The new jail has officially opened.
Inmates moved into the $70-million high-efficiency building last Thursday.
And with just more than 100 inmates taking over space for 190, the individual cells and crisp, new living space should help boost morale and smooth out internal tensions.
For NDP justice critic, Lois Moorcroft, the move could not have happened soon enough.
“The need for a new Whitehorse correction centre is decades old,” she said.
The old building was a human rights violation, she said, adding it was common for inmates to sleep on mattresses on the floor when there were not enough beds.
That did happen, but only when capacity topped 120, Department of Justice spokesman Dan Cable confirmed. There are no plans for spare mattresses in the new facility.
The new building is also much more high-tech, said Cable. Everything from its regular maintenance systems to state-of-the-art security systems run from a motherboard of computers.
A new ion scanner will greet visitors at the door, the government said in a news release Monday.
All visitors are subject to the scanner, which can “detect minute amounts of illegal drugs or explosives on a person, on an article of clothing or in a package or envelope,” the release said.
The results of the scan could mean visitors may be turned away or their packages could be refused.
But despite the bells and whistles, a building is just a building, said Moorcroft.
While she is cautiously pleased with the new centre, the Opposition critic is still awaiting a response from Justice Minister Mike Nixon for details on “new and improved” programming being offered at the new facility, she said.
For the most part, programming will be the same as it was at the old jail, said Cable.
Drug and alcohol, anger management, spousal abuse, mental health and sex offender programming are still being offered as they were in the old building, he said. So are spiritual and cultural activities for men and women, which include church, drum-making, sewing and traditional medicines. The college will continue to offer upgrading courses right at the prison.
At the request of the elders advisory committee, work programs will continue to be offered inside and outside the prison’s walls. The elders will be welcome to visit with the inmates, as they always have, Cable said.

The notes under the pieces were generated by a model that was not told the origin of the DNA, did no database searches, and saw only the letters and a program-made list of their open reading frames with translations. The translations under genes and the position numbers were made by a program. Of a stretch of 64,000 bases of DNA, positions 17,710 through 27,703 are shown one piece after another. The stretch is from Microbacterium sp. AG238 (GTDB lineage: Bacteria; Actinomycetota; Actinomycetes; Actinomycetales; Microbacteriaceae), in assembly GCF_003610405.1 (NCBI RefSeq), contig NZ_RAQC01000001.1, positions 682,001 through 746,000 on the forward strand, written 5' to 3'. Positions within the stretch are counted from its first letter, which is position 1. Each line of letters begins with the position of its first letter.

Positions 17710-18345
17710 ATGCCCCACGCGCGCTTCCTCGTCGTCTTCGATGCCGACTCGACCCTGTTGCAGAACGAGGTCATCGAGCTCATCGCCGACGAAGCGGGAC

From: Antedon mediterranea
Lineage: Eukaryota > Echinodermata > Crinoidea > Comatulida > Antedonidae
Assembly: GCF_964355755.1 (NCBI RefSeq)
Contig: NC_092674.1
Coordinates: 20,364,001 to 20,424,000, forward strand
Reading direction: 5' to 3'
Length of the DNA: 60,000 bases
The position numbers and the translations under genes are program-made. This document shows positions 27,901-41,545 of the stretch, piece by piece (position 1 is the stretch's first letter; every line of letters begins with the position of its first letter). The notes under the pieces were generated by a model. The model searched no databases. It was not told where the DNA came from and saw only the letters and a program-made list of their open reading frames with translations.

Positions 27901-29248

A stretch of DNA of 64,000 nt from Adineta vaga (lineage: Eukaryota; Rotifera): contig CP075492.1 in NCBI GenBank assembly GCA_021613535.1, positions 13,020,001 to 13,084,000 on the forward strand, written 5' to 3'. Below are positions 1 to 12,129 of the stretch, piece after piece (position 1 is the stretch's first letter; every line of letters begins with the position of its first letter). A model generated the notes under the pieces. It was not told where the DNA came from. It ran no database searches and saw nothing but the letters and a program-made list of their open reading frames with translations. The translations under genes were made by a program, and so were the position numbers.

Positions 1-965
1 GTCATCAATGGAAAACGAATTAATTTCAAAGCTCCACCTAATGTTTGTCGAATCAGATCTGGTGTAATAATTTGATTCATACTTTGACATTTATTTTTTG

One of the jail’s longest running programs that helps inmates earn their culinary ticket will continue to be offered as well.
The only new program in the works is one on cognitive skills, said Cable. It helps people recognize habitual behavior and triggers so they can try and change their ways.
That’s the point of all of the jail’s programming, no matter what building they are in, said Cable.
“We don’t offer programs, necessarily, that the inmates think they want, because we’re in the business of dealing with specific thing, like the things that lead them to offend,” he said.
“We will offer academic programs and other kinds of programs to help them reintegrate back into the community. But those are secondary to dealing with their criminogenic needs.”
But despite real changes to programming, what is offered will be better, Cable assured.
“In the new facility, we’re going to be able to offer those programs more readily because the facility’s much better for that,” he said.
Among other things, classroom space has been built right alongside the inmates’ individual cells, said Cable. As well, the staff have undergone more training to help them interact more holistically with the inmates.
The old facility and its management was constrained because of how the building was laid out, Cable said.
Dormitories were separate and inmates had to be moved to participate in any programming, whether it was one-on-one, individual or group work.
“The new facility lends itself much more to individually-tailored programming, plus better group programming as well,” Cable said. “It’s just a way better facility.”
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